In 2013, she sponsored an amendment that allowed female servicewomen to seek an abortion in the case of rape or incest (all other abortions, along with abortion counseling and in-vitro fertilization, were banned at the VHA in 1999). This session, Shaheen also proposed legislation that would make birth control more widely available to women using the VHA.
“I don’t think it’s right that women who are putting their lives on the line for our safety don’t have access to the same care as civilian women,” Shaheen says.
US Senator Susan Collins, a Maine Republican, agrees. Earlier this year, she and Senator Angus King, also of Maine, again cosponsored the Ruth Moore Act, which would make it easier for survivors of military sexual trauma to receive benefits and treatment for conditions resulting from their assaults. The bill was passed in the House last year, but it never made it out of the Senate.
“Even in a time of severe budget constraints such as we are living in now, we cannot shortchange our veterans,” Collins says. “It is simply not fair to ignore, limit, or discourage legitimate claims.”
Both male and female veterans are victims of military sexual trauma. However, women are disproportionately affected. The VA’s Women’s Health Sciences Division, which is located in Boston, has spearheaded much of the research concerning female veterans and military sexual trauma. They contend that nearly 1 in 4 female VHA patients has been sexually assaulted or repeatedly sexually harassed while on duty. A study released by the Rand Corporation in December estimates that about 19,000 active-duty servicewomen endured unwanted sexual contact last year. Advocacy groups contend both statistics are actually much higher, but victims tend not to report their attacks for fear of retaliation — and theirs is a very real fear. According to that same Rand report, 62 percent of women who reported unwanted sexual contact experienced at least one form of retaliation.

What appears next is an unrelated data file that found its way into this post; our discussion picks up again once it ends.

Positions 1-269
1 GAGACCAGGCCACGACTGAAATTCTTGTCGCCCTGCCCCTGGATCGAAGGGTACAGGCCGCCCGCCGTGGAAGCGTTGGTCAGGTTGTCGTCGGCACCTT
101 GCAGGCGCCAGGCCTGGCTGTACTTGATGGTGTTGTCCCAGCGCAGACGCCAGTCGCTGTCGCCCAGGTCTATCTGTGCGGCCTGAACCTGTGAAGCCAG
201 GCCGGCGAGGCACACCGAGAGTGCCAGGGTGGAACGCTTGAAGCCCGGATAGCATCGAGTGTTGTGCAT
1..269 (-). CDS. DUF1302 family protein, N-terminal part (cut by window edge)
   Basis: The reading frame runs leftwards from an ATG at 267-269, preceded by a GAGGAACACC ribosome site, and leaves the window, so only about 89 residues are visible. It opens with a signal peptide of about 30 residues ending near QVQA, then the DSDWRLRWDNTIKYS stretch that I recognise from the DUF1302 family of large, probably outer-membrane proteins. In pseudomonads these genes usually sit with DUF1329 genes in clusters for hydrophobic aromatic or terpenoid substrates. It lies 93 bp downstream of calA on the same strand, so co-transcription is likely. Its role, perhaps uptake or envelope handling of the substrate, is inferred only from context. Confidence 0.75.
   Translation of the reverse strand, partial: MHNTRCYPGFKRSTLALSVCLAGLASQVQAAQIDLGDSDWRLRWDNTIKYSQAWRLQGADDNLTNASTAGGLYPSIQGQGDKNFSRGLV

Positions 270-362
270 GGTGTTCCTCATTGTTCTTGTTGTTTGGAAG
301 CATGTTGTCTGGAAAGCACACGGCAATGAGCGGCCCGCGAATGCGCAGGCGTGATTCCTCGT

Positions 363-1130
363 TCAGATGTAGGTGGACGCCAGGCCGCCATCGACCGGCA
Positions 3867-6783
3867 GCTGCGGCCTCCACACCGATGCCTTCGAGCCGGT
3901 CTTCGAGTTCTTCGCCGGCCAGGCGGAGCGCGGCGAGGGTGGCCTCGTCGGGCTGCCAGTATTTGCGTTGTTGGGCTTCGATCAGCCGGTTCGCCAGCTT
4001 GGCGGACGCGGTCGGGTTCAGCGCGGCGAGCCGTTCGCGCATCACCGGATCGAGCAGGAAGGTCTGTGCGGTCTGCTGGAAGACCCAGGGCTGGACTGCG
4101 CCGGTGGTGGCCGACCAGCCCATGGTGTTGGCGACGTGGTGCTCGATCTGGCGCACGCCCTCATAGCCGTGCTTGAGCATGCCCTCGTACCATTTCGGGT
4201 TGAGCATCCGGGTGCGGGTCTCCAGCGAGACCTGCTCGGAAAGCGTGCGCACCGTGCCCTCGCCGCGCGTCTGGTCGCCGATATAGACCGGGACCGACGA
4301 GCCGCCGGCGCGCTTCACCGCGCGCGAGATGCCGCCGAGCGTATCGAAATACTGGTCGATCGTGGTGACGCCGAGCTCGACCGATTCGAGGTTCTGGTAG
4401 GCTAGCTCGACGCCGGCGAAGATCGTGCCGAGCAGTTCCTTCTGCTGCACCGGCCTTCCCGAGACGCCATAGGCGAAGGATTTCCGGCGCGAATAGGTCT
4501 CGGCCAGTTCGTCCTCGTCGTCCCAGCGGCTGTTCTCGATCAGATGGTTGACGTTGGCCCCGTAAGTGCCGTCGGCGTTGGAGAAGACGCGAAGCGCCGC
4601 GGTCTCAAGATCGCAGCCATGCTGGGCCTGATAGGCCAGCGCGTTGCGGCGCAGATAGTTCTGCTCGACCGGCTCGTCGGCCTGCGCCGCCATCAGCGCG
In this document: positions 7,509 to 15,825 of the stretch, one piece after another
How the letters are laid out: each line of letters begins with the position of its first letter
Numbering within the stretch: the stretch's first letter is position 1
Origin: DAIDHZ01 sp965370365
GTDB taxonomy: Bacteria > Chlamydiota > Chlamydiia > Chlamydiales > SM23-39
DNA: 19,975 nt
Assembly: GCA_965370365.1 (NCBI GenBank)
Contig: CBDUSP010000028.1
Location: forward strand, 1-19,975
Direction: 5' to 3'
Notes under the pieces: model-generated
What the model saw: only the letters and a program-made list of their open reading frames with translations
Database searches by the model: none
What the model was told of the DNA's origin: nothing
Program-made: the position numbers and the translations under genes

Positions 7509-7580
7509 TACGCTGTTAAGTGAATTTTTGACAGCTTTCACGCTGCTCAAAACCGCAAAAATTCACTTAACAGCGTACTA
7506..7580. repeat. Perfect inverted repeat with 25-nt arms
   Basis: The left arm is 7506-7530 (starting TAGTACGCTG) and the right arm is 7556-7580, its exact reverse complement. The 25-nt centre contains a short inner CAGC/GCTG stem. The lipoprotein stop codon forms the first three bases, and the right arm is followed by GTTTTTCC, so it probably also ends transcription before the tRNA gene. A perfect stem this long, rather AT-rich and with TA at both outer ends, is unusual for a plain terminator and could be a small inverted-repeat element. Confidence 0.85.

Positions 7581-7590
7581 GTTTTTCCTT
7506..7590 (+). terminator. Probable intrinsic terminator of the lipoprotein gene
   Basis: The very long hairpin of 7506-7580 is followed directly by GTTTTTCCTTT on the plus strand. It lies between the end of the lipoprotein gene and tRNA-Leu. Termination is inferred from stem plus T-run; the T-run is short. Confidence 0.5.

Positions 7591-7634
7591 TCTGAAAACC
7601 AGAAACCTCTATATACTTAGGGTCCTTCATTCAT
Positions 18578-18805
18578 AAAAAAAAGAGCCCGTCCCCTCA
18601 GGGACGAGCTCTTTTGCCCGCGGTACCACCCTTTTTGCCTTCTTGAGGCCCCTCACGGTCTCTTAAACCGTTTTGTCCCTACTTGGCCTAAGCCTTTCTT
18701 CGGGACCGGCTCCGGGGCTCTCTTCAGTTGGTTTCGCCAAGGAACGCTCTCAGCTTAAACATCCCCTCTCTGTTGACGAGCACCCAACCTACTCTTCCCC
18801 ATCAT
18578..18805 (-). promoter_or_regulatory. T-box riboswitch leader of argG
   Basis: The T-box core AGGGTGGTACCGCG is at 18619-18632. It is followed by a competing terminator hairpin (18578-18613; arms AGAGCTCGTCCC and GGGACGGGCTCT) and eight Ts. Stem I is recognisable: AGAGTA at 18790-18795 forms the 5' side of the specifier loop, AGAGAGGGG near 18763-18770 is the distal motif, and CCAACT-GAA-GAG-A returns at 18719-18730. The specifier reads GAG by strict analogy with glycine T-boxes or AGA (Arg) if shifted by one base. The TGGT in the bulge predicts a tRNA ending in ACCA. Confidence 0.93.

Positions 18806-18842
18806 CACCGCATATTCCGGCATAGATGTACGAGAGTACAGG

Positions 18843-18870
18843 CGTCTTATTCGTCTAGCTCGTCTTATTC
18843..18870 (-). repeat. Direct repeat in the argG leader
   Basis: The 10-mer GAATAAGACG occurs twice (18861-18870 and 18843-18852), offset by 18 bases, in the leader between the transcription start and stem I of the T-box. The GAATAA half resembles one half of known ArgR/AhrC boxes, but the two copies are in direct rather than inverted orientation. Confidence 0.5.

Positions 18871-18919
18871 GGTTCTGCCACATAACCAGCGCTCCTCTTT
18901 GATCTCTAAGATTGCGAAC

For LaRhonda Harris, the Maine VA’s women veterans program manager, caring for female veterans who have survived military sexual trauma has become disturbingly commonplace. Many suffer from severe PTSD and associated conditions. “In so many ways, we weren’t ready to meet the needs of our returning soldiers,” she says. “That’s particularly true for our female veterans.”
One of Harris’s clients was severely injured by an improvised explosive device while serving in the Middle East. The woman said she has healed from that trauma, but recovering from the rape perpetrated by one of her fellow soldiers is taking a lot more time.
The fear of such trauma has also compelled women on active duty to make choices that compromise their health. Many women returning from active duty in the Middle East arrive with vaginal or urinary tract infections or both. “They’re dehydrating themselves and avoiding latrines at night because they don’t want to be raped,” Harris says. They know they’re far more likely to be raped by a fellow soldier than killed by an enemy combatant.
The stress related from that concern can be significant, says Harris. She and the military sexual trauma coordinator at Togus, Maine’s VA hospital, have also seen patients suffering anxiety and what psychologists call “betrayal trauma,” which occurs when an individual has been misused or violated by an institution expected to support or protect that person.
THE FEAR OF MISTREATMENT can cause female veterans to avoid the VA altogether. That’s one factor that helps explain why even though some 360,000 women now use VHA for their health care, nearly 2 million women who are eligible don’t. And many don’t even know they qualify for care at the VHA, despite having served in the military for years.